Archive for the ‘UK’ Category

More schizophrenic tabloid ramblings about Tokyo

Posted 20 Mar 2011 — by Andy in Tokyo
Category Japan, News, Tokyo, UK

Yes, I know that picking on British tabloids for their accuracy is like shooting fish in a barrel, but it’s so much fun!

On Friday the Daily Mail ran the following story:

And here are some choice quotes from it:

You could find a few die-hard Brits and other expatriates who wouldn’t leave their beers on the counter in the party-time district of Roppongi for any threatening radioactive cloud, but mostly Tokyo has become eerily quiet. Nobody wants to venture out and the streets are deserted.

…a city in fear – a city that was plunged into darkness last night as electricity was cut to conserve power following the massive loss of production at Fukushima.

‘They’ve said I can leave early,’ the blonde [British hostess], heavily wrapped in leather and furs, said in her north country accent. ‘A lot of us haven’t seen much of the news – how bad is it, then?’
There was no one in the whole of Tokyo who could tell her that, and even if they did, would it be the truth?

Today, however, another Mail reporter, probably in desperation after not finding anyone selling their own baby for a ticket out of Tokyo, has decided to put a “Well, they’re behaving in a very British way. Good on them” spin on things:

Choice quotes include:

For a ghost town supposedly on the brink of imploding, Tokyo was rocking last night.

…the streets of the world’s third-largest city are teeming.

…there had been no ‘mass panic’ among the Britons in Japan. One aircraft carrying those wanting to fly out was leaving later that day, with further flights due over the weekend – ‘although they are no way going to be full’, she said with a disappointed shrug.

[the reporter's translator said] ‘You can see for yourself that is not the case. Here in Japan we are more like the British with their stiff upper lip.
‘We admire you because we are similar. We don’t panic.

Panic? Of course not! None of the Brits even considered leaving, and I’m sure none of them phoned the British Embassy to bollock civil servants for not doing enough to get them the eff out of this nuclear hellhole. Whatever gave you that idea?

The Sun’s detailed eyewitness account of life in “post-tsunami” Tokyo

Posted 18 Mar 2011 — by Andy in Tokyo
Category Japan, News, Tokyo, UK

Well, today I:

  • went to work in central Tokyo (just 15 mins walk from the British Embassy) on a busy-as-usual train;
  • had curry for lunch – as I often do – at the Indian restaurant up the street from my office;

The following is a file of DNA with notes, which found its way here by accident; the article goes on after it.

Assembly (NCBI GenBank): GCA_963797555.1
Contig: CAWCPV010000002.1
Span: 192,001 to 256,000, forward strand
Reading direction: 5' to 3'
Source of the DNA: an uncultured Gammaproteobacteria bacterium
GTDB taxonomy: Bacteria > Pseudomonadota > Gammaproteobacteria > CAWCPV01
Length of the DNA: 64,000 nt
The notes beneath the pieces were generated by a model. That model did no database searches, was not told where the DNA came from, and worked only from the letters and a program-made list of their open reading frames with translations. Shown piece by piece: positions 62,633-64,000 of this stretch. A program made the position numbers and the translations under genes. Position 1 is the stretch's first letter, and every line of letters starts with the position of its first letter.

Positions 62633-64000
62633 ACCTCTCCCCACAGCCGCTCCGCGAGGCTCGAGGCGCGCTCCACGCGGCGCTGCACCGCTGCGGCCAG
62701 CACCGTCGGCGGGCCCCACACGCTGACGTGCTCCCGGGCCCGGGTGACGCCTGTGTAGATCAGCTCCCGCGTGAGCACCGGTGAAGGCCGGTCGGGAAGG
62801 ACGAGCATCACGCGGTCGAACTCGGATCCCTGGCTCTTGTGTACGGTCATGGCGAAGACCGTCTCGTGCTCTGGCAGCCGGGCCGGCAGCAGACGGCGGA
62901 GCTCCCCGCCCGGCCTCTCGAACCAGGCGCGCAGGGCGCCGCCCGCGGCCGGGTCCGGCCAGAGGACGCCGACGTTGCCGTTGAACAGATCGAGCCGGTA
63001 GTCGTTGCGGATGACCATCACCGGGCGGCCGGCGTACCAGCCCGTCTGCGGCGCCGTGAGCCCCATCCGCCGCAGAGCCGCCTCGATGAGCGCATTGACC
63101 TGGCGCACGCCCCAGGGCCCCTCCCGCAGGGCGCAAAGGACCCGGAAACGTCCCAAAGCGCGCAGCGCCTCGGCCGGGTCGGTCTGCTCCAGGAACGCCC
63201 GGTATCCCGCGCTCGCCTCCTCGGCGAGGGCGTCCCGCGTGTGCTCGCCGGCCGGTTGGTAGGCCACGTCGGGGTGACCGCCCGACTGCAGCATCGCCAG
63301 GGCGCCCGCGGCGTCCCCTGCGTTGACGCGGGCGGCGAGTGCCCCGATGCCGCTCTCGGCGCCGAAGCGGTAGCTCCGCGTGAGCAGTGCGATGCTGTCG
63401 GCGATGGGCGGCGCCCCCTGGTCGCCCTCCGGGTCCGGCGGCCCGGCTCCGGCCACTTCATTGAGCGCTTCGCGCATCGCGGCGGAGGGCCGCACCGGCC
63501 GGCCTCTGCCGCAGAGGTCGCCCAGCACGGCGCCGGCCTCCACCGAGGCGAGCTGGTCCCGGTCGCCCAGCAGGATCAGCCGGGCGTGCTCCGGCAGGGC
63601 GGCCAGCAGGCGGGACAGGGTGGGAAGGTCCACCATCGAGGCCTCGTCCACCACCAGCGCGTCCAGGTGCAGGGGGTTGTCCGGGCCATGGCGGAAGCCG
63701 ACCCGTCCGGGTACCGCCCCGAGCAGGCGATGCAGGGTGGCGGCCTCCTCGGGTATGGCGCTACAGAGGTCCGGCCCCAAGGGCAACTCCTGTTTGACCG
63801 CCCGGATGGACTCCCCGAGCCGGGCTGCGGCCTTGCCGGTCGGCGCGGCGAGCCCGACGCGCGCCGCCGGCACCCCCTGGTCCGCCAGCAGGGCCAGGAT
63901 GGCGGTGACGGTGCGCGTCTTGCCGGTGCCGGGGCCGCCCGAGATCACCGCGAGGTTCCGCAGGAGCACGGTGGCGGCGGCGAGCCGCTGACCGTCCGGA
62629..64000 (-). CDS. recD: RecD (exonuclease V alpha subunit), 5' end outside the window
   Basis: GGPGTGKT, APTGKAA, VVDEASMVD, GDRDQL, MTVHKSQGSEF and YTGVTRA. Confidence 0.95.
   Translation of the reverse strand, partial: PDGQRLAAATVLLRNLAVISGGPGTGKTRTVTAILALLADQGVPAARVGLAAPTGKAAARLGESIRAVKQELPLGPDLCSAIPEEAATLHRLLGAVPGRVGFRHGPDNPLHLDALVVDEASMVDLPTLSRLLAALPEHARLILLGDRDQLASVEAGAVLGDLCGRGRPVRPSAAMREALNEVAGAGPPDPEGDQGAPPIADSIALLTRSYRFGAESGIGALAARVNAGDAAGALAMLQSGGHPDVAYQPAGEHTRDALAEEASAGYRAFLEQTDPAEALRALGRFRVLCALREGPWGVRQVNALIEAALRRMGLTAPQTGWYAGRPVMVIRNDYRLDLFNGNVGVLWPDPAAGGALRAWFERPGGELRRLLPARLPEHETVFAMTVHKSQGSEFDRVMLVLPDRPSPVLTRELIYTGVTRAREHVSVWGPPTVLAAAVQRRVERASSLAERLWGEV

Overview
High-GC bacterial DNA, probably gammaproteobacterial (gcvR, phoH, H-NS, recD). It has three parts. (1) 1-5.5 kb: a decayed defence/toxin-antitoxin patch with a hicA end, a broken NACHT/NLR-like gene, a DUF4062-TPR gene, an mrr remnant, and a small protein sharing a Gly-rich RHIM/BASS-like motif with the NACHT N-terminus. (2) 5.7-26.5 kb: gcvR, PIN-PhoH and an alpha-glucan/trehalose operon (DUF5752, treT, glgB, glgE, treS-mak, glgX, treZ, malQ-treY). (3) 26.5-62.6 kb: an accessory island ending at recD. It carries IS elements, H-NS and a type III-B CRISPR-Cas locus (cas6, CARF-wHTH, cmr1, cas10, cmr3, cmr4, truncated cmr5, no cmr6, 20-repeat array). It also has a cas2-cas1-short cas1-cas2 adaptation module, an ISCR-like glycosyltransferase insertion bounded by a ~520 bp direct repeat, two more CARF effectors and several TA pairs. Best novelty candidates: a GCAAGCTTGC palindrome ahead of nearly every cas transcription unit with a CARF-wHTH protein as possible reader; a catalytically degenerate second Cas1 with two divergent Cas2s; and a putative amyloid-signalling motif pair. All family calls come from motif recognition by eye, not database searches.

• left for home an hour early because of a feared power cut (that never happened);
  • bought dinner from an entirely normal seeming food hall at my local station;
  • watched TV.

Keely Fujiyama, on the other hand, probably spent her day scraping radioactive lichen off her bathroom wall for dinner. Nerima-ku (which is actually closer to central Tokyo than where I live)  is apparently “like London in the zombie movie 28 Days Later.”

North Yorkshire

Posted 24 Aug 2010 — by Andy in Tokyo
Category Photography, Travel, UK

You may have noticed a distinct lack of postage on this blog recently. This is because the missus and myself were back in the UK, seeing my family. There’ll be more Japan-related posts soon(ish). In the meantime, here are some photos from our little sojourn.

Sheep. Unsurprisingly, you see lots of sheep in the Yorkshire Dales. These ones were hanging about near Leyburn.

A dry-stone wall. You see lots of these in the Dales, as well.

Wensleydale. Famous for its cheese, it’s also one of the few dales named after a village, rather than the river that runs through it.

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What’s the weather like in Tokyo?

Posted 17 Dec 2009 — by Andy in Tokyo
Category Tokyo, UK, Weather

Max and min temperatures in Tokyo and London

Spring (March, April and May)

The first half of spring is one of the rare times of year when the weather in Tokyo is comparable with London. The number of sunny days and average temperatures are about equal throughout March, though by the end of April Tokyo’s daytime highs are starting to reach into the high teens and low twenties.